LV: Last week, the Faculty of Textile Technology hosted an online symposium organised by Katarina Nina Simončič and titled “Fashion Museology – Beginnings and Challenges in Slovenia, Croatia and Serbia” with the aim of revising local practices and approaches to exhibiting fashion and current challenges and creating networks of experts and institutions. Once again, we discussed the need to curate fashion and to fight for the visibility of the so-called fashion museology on the broader cultural scene.
Fashion museology implies much more than the presentation of fashion, i.e. clothing items in a museum context. In a broader sense, it is focused on the culture of clothing, presence and role of clothing in everyday life, products and history of the textile industry and ethnographic collections of clothing items. An encounter with a clothing artefact in a museum or a gallery can open up space for a broader understanding of the cultural biography of clothing items on display.
OM: Given the existing problems of fashion and clothing design, which largely coincide with the already recognized obstacles faced by industrial and product design, how do you see the future of Croatian fashion design? What do you recognise as good fashion design?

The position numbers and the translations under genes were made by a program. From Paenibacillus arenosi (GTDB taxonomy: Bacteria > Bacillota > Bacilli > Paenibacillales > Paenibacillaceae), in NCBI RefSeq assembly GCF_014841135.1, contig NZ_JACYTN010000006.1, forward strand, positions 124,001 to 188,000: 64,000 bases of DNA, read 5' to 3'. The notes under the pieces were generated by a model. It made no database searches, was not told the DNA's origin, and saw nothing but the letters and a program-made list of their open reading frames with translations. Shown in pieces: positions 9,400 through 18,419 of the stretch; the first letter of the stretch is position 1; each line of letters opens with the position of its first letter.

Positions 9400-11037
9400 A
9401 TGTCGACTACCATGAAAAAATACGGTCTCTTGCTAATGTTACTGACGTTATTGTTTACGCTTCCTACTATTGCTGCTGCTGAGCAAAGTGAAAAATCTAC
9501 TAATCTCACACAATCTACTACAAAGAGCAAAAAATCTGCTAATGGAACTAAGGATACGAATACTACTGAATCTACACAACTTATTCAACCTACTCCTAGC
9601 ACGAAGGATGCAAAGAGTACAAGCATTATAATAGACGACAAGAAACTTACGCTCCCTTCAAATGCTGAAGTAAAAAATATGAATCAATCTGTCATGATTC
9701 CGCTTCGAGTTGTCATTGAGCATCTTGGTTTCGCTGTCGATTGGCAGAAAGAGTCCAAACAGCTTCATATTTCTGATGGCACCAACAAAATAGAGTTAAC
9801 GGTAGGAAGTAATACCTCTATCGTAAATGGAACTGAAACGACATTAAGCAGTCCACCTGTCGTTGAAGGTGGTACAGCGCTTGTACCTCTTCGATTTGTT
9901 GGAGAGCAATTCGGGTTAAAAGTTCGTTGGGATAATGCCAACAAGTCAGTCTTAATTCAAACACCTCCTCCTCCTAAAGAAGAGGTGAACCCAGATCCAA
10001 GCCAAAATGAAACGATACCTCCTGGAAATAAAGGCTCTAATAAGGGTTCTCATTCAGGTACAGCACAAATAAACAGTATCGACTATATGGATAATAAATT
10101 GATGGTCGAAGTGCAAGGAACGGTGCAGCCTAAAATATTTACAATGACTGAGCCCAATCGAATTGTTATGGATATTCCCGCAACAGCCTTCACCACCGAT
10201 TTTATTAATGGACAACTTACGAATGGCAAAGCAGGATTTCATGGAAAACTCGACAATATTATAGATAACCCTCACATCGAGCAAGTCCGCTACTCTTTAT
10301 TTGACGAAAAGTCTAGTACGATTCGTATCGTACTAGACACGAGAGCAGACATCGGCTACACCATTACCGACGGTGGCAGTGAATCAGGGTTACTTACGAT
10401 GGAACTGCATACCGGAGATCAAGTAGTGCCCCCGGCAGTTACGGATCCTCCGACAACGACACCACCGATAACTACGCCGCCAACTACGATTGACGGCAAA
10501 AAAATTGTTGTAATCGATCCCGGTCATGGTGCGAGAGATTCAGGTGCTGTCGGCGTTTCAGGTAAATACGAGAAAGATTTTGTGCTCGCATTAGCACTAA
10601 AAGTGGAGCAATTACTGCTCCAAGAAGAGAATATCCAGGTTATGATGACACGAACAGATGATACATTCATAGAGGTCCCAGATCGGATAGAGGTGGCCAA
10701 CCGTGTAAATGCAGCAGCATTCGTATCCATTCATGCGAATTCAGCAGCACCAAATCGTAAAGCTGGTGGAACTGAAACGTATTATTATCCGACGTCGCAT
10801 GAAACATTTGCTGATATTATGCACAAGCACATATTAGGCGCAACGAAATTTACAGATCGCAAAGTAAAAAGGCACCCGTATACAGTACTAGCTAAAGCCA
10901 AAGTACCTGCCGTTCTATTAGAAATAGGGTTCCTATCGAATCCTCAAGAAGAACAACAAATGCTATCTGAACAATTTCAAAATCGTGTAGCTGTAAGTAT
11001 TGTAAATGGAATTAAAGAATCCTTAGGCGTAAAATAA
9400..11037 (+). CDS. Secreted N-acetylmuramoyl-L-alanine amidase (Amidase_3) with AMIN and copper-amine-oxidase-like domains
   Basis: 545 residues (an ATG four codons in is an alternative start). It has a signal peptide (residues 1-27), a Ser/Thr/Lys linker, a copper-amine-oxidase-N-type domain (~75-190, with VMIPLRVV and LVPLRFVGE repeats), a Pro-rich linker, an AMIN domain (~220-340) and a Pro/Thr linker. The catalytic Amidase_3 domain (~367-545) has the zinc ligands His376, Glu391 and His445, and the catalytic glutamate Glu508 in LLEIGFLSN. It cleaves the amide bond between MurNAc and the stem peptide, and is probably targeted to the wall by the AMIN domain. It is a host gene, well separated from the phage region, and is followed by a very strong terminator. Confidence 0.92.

LV: I think it is important not to follow the global fashion industry but to build on the so-called slow fashion practices that are in line with our environment anyway. We need to insist on collective models of work and revaluation of the local culture of clothing. Also, it is necessary to work on additional education in the field of visual culture. In addition, I think there is a lot of space available online that can be conquered, and the digital context should offer some new visions of clothing items.
“We lack more independent initiatives, collectives and new forms of association and networking on the wider fashion scene. There is also a lot of room for online experimentation, and this context is currently weakly or superficially present in the domain of local fashion design.”